There are a lot of different names or segments of NC computing including the Internet itself, Grid Computing (which has quietly become very popular), Software as a Service (SaaS), Virtual Servers and Web 2.0. Regardless of the name used, it basically means networking together and sharing computer processing, storage and data, which can be accessed over the Internet using thin devices at the edge of the network. This increases demand for communications connectivity and boosts computer utilization and efficiencies.

Tuesday, January 23, 2007

Structural separation gives the best ROI for telcos - Bears Stern

Here is an interesting analysts report from Bears Stern that argues structural separation will unlock value and provide the best return for telcos. The argument is similar to that recently made by Bernstein Research for the cable companies. They both argue there is little hope that the telcos and cablecos will be able to compete on services and applications given the incredible innovation, global market and financial resources available to companies like Google, Joost, Microsoft, Amazon, etc

Both reports argue that telcos and cablecos should unlock the value of their last mile assets through structural separation and focus on a solid regulated return, rather than trying to compete in the highly dynamic application and service space. More importantly the entire business model for the application/service industry is changing from fee for service to other modalities such as advertiser driven, which work well with large global markets, but are not practical on the small physical footprint of the outside plant.

The biggest challenge for telcos is that the cablecos have a far superior outside plant in terms of bandwidth and lower opex. The telcos have to move to providing raw fiber connectivity to customers with new business models if they hope to compete with cablecos, as for example with Green Broadband. Thanks to Dirk van de Woude for this pointer-- BSA]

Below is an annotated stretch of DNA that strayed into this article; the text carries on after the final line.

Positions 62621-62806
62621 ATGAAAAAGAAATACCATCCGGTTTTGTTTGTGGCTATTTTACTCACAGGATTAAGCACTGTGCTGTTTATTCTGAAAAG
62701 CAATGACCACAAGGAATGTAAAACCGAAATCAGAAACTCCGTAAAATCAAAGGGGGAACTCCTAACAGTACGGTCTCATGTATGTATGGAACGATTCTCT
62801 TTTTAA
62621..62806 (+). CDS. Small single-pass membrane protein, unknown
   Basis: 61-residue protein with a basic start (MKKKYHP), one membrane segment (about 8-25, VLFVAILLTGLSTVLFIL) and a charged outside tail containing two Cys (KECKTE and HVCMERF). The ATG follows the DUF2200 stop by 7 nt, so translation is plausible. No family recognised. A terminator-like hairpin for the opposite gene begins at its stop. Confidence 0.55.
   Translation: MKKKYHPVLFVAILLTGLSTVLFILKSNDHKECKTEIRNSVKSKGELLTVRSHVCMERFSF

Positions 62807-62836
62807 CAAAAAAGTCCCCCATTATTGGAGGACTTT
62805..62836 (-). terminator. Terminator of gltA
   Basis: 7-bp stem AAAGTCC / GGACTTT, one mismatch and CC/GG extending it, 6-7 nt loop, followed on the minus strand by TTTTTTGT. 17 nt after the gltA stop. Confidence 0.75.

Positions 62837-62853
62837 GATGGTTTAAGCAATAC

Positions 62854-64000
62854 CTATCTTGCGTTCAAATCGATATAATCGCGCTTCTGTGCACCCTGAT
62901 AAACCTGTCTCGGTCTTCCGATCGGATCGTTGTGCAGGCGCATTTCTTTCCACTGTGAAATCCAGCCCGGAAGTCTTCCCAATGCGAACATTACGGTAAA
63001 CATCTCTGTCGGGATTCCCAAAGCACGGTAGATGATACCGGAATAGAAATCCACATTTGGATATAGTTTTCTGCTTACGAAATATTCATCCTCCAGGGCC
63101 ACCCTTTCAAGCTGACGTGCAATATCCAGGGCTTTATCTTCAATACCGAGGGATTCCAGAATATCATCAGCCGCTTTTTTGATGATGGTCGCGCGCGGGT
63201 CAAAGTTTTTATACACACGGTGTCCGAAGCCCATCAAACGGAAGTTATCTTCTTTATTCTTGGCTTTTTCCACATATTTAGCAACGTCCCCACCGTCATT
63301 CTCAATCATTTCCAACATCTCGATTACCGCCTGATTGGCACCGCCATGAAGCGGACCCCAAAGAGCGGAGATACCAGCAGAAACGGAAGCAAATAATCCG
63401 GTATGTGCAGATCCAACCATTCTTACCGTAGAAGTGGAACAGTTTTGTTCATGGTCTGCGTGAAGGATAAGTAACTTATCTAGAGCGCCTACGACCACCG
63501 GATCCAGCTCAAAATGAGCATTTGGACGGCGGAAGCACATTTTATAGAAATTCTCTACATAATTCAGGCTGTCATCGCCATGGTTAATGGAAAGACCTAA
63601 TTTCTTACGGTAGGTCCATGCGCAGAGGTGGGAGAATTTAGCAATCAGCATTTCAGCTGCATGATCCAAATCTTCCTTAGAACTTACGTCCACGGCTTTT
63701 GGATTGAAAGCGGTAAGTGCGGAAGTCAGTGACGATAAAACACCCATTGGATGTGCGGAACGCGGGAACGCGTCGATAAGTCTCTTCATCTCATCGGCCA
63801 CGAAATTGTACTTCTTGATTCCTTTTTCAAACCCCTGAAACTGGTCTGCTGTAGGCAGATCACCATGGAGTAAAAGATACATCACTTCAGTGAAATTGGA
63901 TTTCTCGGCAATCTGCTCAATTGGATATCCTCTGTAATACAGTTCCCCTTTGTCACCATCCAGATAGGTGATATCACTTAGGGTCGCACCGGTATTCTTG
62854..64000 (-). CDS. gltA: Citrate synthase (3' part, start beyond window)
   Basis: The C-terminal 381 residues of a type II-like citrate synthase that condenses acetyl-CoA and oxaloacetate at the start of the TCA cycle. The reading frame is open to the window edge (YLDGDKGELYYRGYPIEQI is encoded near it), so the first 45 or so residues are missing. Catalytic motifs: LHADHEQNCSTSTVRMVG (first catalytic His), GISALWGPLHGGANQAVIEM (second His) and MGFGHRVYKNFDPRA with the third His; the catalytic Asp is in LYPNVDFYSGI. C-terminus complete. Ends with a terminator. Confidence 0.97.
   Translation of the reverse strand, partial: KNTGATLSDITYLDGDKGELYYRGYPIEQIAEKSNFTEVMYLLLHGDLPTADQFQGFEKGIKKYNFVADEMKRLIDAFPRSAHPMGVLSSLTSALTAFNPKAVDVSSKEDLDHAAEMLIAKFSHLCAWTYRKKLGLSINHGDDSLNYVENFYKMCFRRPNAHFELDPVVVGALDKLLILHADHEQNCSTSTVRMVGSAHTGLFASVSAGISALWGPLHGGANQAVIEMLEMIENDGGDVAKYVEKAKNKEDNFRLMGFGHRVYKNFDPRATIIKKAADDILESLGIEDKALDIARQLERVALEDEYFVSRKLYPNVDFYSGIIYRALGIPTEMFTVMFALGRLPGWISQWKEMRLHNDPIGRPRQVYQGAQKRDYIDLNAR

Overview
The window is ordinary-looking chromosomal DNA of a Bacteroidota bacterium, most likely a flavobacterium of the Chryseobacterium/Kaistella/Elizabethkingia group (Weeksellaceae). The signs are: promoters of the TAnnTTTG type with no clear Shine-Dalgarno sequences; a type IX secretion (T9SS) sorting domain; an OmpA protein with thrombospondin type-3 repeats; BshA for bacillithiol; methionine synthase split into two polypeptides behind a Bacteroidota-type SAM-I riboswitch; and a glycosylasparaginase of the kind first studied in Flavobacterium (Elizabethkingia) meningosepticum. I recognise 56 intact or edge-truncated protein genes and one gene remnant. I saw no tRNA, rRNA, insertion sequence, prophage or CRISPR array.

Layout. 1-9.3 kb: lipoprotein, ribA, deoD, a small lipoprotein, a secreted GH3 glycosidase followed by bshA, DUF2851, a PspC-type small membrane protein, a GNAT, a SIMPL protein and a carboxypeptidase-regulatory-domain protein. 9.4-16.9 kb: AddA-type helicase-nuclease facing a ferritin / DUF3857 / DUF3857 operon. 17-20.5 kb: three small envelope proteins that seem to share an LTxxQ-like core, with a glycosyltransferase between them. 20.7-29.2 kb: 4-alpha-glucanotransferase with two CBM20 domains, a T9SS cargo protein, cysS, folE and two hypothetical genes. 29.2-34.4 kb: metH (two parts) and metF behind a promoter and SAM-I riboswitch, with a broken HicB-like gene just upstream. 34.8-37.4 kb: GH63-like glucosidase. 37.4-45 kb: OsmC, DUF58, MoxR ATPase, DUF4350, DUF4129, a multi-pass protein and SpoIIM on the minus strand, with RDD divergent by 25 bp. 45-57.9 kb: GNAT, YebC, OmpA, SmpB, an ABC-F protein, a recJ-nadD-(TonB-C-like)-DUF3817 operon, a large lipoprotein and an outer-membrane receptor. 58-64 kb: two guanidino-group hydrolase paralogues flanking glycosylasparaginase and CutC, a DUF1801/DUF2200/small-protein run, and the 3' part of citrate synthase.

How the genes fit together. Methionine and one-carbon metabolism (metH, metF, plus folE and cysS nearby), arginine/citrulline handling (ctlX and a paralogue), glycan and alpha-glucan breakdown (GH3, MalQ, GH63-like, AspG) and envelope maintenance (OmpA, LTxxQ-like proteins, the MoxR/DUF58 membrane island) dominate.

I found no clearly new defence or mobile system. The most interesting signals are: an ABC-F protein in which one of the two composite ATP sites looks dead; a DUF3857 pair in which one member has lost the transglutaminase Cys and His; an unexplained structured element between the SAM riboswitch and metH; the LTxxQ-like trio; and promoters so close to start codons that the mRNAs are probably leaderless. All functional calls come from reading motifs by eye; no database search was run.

Bernstein report for cablecos

Bear Sterns report for telcos

Green Broadband

Monday, January 22, 2007

Mashup Corporations - the end of business as usual

Mashups - web services, SOA, cyber-infrastructure, Enterprise 2.0, grids P2P, are all aspects of radically changing environment of the Internet that will have major impacts on research and business. Thanks to Dirk Van der Woude for the pointer to this book and Fabchannel. Some excerpts from his posting on NANOG -- BSA

This book is a cultural, rather than technical, guide to Service-Oriented Architectures and Web 2.0 technologies.

Mashup Corporations: The End of Business As Usual tells the story of fictional appliance maker Vorpal Inc. and its pursuit of creative sales methods for its popcorn poppers. Marketing manager Hugo Wunderkind has identified a new channel and willing market for a personalized popper. CEO Jane Moneymaker recognizes a winner, but how can she persuade CIO Josh Lovecraft to adapt his processes?

Still need to get a better grip on what the new world of Mashup business models really is leading to? Have a look at this new mashup service of Fabchannel: until now 'just' an award-winning website which gave its members access to videos of rock concerts in Amsterdam's famous Paradiso concert hall. Not any more. Today Fabchannel launched a new, unique service which enables music fans to create their own, custom made concert videos and then share them with others through their blogs, community profiles, websites or any other application.

So suppose you have this weird music taste, which sort of urges you to create an ideal concert featuring the Simple Minds, Motorpsycho, The Fun Loving Criminals, Ojos de Brujo and Bauer & the Metrople Orchestra. Just suppose it's true. The only thing you need to do is click this concert together at Fabchannel's site – choosing from the many hundreds of videos available -, customize it with your own tags, image and description and then have Fabchannel automatically create the few lines of html code that you need to embed this tailor-made concert in whatever web application you want.

As Fabchannel put it in their announcement, "this makes live concerts available to fans all over the world. Not centralised in one place, but where the fans gather online". And this is precisely the major concept behind the Mashup Corporation: - supply the outside world with simple, embeddable, services – support and facilitate the community that starts to use them and – watch growth and innovation take place in many unexpected ways.

Fabchannel expects to attract many more fans than they currently do. Not by having more hits at their website, but rather through the potentially thousands and thousands of blogs, myspace pages, websites, forums and desktop widgets that all could reach their own niche group of music fans, mashing up the Fabplayer service with many other services that the Fabchannel crew – no matter how creative – would have never thought of.

Maximise your growth, attract less people to your site. Sounds like a paradox. But not in a Mashup world.

Thursday, January 18, 2007

Marriage of Next generation Internet and Cyber-infrastructure